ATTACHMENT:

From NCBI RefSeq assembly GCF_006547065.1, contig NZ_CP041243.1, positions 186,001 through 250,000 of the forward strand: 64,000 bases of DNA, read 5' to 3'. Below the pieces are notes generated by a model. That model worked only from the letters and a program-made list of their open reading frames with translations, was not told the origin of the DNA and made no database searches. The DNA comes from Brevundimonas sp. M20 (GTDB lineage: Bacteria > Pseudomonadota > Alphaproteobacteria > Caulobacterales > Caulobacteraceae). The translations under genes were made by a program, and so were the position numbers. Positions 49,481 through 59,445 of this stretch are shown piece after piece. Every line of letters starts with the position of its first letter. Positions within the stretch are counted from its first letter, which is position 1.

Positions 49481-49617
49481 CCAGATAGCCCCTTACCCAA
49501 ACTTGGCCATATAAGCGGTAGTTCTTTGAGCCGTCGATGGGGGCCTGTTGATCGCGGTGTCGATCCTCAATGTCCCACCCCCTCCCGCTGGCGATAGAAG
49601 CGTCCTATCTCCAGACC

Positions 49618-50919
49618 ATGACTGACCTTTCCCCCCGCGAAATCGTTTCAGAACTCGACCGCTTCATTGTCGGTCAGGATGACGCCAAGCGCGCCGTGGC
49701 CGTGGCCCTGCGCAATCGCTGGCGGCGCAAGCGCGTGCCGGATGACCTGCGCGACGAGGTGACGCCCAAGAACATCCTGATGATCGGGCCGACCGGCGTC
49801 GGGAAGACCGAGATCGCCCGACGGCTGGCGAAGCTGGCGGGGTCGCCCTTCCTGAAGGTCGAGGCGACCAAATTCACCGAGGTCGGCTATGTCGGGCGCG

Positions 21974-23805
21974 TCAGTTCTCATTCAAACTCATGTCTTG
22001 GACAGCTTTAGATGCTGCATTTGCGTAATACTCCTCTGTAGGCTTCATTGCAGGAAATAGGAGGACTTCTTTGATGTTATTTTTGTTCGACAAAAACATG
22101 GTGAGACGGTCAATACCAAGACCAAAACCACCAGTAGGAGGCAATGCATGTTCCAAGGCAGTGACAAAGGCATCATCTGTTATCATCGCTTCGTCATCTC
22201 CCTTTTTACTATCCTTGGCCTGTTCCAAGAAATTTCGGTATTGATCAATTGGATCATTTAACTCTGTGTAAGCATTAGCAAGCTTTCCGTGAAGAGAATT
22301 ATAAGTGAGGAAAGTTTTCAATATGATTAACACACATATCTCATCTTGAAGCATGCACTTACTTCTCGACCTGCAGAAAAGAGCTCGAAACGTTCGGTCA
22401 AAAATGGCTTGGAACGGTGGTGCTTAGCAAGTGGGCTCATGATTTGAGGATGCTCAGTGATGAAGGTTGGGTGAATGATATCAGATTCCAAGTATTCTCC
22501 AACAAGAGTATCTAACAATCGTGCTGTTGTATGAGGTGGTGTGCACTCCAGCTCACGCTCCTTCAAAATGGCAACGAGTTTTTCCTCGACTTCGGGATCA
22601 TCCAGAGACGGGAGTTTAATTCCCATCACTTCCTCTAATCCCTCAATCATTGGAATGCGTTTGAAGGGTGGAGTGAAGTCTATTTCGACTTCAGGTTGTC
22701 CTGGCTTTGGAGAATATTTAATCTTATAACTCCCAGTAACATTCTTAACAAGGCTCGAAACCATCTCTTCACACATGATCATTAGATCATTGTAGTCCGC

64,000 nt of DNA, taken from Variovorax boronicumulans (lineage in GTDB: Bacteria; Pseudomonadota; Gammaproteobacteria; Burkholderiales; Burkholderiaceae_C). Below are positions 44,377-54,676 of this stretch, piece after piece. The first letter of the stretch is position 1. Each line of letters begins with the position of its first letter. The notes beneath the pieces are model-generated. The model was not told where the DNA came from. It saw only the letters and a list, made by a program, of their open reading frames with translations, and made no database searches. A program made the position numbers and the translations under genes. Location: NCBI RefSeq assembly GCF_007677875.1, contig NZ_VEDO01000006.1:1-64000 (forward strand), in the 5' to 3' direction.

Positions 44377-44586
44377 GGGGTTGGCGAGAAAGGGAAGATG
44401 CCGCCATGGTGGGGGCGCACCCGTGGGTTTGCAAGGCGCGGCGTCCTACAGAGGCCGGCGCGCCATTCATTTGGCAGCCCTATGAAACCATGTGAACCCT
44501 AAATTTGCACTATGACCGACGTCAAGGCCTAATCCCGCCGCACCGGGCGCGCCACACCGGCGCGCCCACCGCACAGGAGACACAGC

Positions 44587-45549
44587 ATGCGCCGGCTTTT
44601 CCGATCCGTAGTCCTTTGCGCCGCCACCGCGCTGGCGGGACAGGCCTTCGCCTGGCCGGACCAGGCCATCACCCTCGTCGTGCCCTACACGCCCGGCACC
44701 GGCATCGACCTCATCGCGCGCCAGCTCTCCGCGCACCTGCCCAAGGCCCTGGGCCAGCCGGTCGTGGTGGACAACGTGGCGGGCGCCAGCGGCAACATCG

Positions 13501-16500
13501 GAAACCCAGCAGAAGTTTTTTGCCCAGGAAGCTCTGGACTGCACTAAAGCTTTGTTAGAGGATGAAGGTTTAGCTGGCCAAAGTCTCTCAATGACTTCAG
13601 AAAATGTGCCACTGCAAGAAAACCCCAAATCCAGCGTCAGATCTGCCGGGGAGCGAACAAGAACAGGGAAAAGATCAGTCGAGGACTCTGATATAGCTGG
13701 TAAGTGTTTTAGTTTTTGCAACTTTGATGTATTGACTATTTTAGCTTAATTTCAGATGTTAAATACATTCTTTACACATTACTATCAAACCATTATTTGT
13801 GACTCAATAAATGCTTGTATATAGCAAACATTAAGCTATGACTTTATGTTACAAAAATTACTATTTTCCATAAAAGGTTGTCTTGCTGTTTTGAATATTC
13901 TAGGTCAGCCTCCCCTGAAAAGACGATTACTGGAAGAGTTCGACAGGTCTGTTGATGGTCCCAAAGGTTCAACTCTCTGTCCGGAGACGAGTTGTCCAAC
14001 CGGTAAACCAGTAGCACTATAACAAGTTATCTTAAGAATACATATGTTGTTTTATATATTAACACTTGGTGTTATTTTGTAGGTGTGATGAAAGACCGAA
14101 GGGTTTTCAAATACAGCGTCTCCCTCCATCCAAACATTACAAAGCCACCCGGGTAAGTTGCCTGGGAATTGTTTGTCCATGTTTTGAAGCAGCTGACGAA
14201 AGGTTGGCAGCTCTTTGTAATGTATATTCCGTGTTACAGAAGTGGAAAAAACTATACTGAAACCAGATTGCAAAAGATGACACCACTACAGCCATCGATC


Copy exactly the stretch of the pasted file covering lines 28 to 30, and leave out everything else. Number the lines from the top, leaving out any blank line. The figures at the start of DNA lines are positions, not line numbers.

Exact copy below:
44701 GGCATCGACCTCATCGCGCGCCAGCTCTCCGCGCACCTGCCCAAGGCCCTGGGCCAGCCGGTCGTGGTGGACAACGTGGCGGGCGCCAGCGGCAACATCG

Positions 13501-16500
13501 GAAACCCAGCAGAAGTTTTTTGCCCAGGAAGCTCTGGACTGCACTAAAGCTTTGTTAGAGGATGAAGGTTTAGCTGGCCAAAGTCTCTCAATGACTTCAG